May 1, 2012
a. Battle of Yorktown. Kim Gage, interim head of the Environmental Conservation Department, reported that 677 volunteers, working in 110 groups, had filled 1,191 trash bags with 12.26 tons of roadside litter. She thanked all for their efforts to clean up Yorktown. Supervisor Grace thanked a Mr. Curry who had spent hours cleaning up the Ardizonne wetland adjacent to the Old Stone Church.
Holland Sporting Club. Supervisor Grace said that the abatement work will begin this Friday and that by the end of the month the Board would be able to discuss what to do next with the site.
c. Energy Conservation: Green Yorktown will host a meeting on May 21 at 7:30 in Town Hall on NYSERDA energy audits and incentives for home energy upgrades.
2. Courtesy of the Floor
In the Board’s pre-meeting session, there was a discussion of the Courtesy of the Floor format and whether the process had to be “reigned in.” While Councilman Paganelli called the last 2:40 hour session “ridiculous” and Councilman Bianco said the new procedure wasn’t working , Supervisor Grace thought that the new format was working well and that the last meeting was an “anomaly.” While Supervisor Grace said people had to be courteous, Councilman Bianco suggested that one solution might be not to answer people’s comments until Courtesy of the Floor was closed.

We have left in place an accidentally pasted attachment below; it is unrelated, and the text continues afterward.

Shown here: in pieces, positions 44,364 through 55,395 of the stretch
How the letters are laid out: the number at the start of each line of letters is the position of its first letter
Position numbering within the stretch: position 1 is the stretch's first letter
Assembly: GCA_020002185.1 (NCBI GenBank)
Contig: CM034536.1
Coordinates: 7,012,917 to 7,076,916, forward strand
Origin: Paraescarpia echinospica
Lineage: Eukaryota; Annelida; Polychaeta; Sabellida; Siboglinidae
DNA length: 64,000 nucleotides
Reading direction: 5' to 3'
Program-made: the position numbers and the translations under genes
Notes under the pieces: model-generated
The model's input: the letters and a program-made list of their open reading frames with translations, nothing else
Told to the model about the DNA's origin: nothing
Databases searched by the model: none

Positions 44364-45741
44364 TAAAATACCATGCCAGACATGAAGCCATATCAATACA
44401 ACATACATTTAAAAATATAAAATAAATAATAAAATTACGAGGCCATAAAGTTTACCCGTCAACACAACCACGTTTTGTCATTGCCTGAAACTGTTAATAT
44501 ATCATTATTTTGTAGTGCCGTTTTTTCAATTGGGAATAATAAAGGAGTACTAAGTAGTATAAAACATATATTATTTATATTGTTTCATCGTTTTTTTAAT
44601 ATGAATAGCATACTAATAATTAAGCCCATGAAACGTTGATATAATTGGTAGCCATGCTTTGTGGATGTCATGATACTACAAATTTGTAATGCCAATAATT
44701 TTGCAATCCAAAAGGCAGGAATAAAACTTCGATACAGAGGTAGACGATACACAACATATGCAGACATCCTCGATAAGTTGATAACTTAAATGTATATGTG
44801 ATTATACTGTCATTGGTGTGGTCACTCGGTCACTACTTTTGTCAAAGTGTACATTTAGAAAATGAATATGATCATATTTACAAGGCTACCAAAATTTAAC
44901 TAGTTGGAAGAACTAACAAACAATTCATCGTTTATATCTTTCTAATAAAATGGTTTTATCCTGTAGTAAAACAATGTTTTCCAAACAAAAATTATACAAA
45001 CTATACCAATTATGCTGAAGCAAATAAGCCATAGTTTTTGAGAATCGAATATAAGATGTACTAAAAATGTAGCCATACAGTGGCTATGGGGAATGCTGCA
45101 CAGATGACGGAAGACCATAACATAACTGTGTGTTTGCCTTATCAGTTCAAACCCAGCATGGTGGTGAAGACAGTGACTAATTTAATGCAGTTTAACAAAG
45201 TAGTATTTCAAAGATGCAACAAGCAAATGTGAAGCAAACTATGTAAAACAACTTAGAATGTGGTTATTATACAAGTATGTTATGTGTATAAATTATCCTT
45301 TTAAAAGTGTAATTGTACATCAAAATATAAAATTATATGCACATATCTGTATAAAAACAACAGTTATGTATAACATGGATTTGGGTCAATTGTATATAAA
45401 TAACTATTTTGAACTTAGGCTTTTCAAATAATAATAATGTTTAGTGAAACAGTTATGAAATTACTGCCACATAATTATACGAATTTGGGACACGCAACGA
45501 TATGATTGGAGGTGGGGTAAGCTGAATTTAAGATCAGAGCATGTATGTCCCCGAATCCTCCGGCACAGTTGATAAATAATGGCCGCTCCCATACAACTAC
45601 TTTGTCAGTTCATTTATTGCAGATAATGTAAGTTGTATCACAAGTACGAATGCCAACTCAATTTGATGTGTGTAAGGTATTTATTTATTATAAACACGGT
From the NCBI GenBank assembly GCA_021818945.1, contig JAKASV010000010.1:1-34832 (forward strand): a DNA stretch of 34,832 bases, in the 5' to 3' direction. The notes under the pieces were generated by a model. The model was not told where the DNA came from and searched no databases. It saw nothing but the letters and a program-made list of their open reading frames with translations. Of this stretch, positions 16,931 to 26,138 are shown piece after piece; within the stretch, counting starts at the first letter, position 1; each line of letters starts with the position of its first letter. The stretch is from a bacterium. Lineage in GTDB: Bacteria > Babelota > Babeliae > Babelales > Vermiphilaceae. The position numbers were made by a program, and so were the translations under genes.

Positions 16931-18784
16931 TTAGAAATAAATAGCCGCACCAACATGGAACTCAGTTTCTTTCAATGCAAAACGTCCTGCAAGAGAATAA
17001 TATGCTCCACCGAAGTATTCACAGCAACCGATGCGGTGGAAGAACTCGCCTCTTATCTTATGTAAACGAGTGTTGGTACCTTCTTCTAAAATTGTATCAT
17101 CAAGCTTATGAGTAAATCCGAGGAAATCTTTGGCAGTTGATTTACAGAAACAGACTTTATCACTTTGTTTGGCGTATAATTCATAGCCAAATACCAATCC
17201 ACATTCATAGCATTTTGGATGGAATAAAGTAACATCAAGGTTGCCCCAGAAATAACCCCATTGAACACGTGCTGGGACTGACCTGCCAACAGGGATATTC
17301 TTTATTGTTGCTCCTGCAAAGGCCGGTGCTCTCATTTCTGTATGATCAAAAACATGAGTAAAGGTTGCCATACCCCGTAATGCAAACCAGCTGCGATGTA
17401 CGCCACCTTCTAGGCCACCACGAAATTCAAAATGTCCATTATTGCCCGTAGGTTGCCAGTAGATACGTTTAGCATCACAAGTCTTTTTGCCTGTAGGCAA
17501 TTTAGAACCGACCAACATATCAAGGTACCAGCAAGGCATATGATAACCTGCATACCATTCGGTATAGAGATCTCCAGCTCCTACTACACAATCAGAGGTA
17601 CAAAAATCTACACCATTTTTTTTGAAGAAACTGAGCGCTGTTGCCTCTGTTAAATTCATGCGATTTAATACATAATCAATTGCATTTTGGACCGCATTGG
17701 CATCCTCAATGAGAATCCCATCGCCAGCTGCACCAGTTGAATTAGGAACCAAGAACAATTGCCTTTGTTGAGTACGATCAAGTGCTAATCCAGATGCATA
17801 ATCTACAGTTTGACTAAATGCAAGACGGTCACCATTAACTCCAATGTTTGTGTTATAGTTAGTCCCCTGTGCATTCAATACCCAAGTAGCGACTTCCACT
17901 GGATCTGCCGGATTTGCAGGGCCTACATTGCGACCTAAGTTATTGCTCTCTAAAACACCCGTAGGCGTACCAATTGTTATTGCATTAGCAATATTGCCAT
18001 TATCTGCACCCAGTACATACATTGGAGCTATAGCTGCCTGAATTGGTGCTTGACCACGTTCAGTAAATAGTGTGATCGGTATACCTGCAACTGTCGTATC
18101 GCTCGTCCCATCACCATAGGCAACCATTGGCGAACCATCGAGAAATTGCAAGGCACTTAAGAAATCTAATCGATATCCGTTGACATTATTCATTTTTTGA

At the start of the regular portion of the meeting, Supervisor Grace said he had received several comments regarding the lengthy Courtesy of the Floor segment at the last Board meeting and that he thought the exchange was a good example of “participatory government.” In light of the fact that there was going a public hearing on the agenda, he asked people to be as brief as possible in their Courtesy of the Floor comments.
a. Winery. Walt Daniels of the Advisory Committee on Open Space, commented on the email he had sent to Board members which included information about the use of the town owned Ardizzone property and the issue of parkland use.
b. Turtles. Patricia Johnson spoke about the need to protect the Town’s native turtles. More information is available at firstname.lastname@example.org.
c. Trees. Ann Kutter spoke about the need for private landowners to develope forest management plans for their property. She said that adjoining homeowners could join together to arrive at the 10 acre minimum required for the Watershed Agricultural Council (914-962-6355) that could help private property develop such a plan. Additional help is available from the state DEC (845-831-8780), She explained that our forests are near their natural death, with the two major problems being deer and invasive species which are crowding up young saplings. A copy of the Council’s forest management plan for Turkey Mountain is in the process of being uploaded to the Town’s website,yorktownny.org.